Your Hippocampus May Help You Finish Someone Else’s Sentences Language and memory are linked through the brain’s hippocampus, helping a person finish fill-in-the-blank sentences or complete a best friend’s thought, suggests new research from psychologists at the University of California, Berkeley. Although the hippocampus enables humans to link related memories and make associations, language studies have largely ignored its ... Research in Brief
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Research in Brief  |   December 01, 2016
Your Hippocampus May Help You Finish Someone Else’s Sentences
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Professional Issues & Training / Attention, Memory & Executive Functions / Research in Brief
Research in Brief   |   December 01, 2016
Your Hippocampus May Help You Finish Someone Else’s Sentences
The ASHA Leader, December 2016, Vol. 21, 16. doi:10.1044/leader.RIB3.21122016.16
The ASHA Leader, December 2016, Vol. 21, 16. doi:10.1044/leader.RIB3.21122016.16
Language and memory are linked through the brain’s hippocampus, helping a person finish fill-in-the-blank sentences or complete a best friend’s thought, suggests new research from psychologists at the University of California, Berkeley.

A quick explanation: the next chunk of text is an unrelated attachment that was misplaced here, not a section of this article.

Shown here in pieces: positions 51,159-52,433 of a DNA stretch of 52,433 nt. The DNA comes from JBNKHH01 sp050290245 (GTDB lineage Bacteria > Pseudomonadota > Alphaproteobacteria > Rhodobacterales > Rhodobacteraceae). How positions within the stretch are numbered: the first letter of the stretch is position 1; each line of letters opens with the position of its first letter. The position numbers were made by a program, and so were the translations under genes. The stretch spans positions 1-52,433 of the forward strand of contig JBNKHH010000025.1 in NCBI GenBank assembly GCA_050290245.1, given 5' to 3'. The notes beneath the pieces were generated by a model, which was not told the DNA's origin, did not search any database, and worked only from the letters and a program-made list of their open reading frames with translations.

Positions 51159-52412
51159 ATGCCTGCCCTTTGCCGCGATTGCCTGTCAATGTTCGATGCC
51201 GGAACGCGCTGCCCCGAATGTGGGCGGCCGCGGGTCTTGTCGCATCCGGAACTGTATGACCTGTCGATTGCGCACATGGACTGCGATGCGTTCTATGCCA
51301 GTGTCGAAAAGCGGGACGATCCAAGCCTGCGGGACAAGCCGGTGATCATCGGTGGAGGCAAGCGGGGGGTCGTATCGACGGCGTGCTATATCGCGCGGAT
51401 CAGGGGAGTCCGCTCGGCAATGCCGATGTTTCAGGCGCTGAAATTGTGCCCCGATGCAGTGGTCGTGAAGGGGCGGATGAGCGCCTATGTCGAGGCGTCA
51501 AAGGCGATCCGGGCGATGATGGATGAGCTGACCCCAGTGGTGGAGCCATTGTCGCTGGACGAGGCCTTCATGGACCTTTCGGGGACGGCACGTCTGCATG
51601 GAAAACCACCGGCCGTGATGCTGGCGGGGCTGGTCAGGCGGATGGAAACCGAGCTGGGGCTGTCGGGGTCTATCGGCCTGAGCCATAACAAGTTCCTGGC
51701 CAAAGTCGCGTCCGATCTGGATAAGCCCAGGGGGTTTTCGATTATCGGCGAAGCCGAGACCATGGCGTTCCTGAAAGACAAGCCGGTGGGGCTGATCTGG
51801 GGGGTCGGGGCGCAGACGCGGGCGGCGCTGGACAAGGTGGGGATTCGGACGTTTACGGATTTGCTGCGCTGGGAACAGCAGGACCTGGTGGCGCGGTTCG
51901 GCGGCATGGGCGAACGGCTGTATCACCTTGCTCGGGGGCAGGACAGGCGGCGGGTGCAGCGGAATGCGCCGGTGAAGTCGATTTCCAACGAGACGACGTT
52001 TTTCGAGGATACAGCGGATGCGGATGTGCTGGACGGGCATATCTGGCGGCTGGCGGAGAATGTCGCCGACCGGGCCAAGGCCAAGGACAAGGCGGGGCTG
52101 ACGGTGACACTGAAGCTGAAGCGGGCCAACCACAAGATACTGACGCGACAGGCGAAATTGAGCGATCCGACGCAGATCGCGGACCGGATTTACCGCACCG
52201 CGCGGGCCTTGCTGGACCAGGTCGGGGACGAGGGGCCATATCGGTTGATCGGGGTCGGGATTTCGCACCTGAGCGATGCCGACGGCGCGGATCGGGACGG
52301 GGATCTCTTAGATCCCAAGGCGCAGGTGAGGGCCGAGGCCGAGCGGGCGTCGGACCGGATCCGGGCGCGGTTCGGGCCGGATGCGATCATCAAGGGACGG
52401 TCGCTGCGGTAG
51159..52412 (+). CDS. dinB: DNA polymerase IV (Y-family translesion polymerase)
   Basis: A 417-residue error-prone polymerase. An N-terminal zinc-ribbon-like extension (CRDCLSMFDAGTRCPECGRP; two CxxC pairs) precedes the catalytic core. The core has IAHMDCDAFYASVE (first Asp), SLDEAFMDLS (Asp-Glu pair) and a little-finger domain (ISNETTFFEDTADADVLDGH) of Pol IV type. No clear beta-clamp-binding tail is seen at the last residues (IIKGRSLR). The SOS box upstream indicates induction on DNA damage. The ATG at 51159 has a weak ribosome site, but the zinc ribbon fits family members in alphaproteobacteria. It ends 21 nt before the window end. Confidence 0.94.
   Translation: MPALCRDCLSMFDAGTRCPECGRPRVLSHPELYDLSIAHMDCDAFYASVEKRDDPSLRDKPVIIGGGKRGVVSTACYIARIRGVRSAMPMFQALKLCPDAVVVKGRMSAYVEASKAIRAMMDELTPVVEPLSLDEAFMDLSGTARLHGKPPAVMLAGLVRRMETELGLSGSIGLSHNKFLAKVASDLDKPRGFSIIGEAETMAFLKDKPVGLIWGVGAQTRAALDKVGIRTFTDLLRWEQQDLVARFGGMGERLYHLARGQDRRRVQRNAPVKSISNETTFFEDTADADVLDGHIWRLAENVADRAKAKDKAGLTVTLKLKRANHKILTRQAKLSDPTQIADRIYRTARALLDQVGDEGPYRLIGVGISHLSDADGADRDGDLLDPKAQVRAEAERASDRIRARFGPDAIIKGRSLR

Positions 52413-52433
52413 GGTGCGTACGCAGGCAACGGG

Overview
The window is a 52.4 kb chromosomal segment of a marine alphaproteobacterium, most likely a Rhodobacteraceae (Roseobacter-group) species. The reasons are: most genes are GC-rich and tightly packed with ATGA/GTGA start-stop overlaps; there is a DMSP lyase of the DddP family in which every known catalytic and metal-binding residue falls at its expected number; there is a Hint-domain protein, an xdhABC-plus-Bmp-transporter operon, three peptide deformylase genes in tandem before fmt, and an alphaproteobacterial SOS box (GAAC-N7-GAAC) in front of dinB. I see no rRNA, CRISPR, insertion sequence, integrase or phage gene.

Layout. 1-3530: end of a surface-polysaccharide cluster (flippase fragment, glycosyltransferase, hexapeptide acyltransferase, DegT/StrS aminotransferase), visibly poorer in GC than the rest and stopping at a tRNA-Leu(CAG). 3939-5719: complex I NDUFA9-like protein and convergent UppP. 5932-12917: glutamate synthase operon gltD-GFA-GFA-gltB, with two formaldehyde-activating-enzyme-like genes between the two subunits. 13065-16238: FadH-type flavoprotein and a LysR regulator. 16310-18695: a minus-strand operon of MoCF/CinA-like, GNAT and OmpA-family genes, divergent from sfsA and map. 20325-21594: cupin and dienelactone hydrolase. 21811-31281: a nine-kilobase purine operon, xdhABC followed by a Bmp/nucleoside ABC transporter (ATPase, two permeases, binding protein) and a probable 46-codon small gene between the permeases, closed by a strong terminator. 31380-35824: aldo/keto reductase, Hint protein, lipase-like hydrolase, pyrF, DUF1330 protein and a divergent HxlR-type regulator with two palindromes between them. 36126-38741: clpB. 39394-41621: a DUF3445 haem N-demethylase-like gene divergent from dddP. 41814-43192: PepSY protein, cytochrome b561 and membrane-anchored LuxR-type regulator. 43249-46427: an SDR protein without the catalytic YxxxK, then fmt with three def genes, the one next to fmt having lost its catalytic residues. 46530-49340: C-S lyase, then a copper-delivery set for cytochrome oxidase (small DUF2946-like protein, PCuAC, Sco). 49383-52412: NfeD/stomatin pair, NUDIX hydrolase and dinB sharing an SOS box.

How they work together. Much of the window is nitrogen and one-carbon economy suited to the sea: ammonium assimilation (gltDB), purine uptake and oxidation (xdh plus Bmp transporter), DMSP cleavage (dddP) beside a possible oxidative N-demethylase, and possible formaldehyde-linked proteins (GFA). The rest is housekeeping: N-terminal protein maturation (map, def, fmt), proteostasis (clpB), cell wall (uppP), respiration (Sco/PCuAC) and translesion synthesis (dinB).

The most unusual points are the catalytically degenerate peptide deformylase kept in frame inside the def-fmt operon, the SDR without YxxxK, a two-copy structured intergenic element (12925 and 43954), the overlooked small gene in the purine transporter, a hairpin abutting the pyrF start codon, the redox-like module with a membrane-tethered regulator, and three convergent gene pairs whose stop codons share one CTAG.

Although the hippocampus enables humans to link related memories and make associations, language studies have largely ignored its functions, focusing instead on the cortex, according to study authors. Led by former UC Berkeley postdoctoral fellow Vitória Piai, now a senior researcher at Radboud University in the Netherlands, the scientists conducted a small-scale experiment that showed engagement in the hippocampus as participants heard predictable fill-in-the-blank sentences. Their findings were published in the journal Proceedings of the National Academy of Sciences.

Researchers presented “constrained” sentences such as “He swept the floor with a ____,” pausing before showing the participants a picture of the obvious answer.

Piai inserted electrodes into the hippocampus of 12 people with epilepsy (only the non-epileptic hemisphere was recorded) who were part of intracranial electrode studies at the UC Irvine Medical Center and Stanford University Medical Center. She then presented “constrained” sentences such as, “He swept the floor with a ___,” pausing before showing the participants a picture of the obvious answer. (A broom, in this instance.) They also heard open-ended sentences that did not have such predictable answers, such as “She came in here with the ___.”
Ten of the 12 participants showed activity in the hippocampus that was characteristic of the development of a memory association, but only when they heard the constrained sentences.
“When you record directly from the human hippocampal region, as the sentence becomes more constraining, the hippocampus becomes more active, basically predicting what is going to happen,” says Robert Knight, co-author of the study and professor of psychology at UC Berkeley. “This study shows that memory contributes as a sentence is evolving in time; it is a real-time part of our language system, not a slave to the language system.”
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December 2016
Volume 21, Issue 12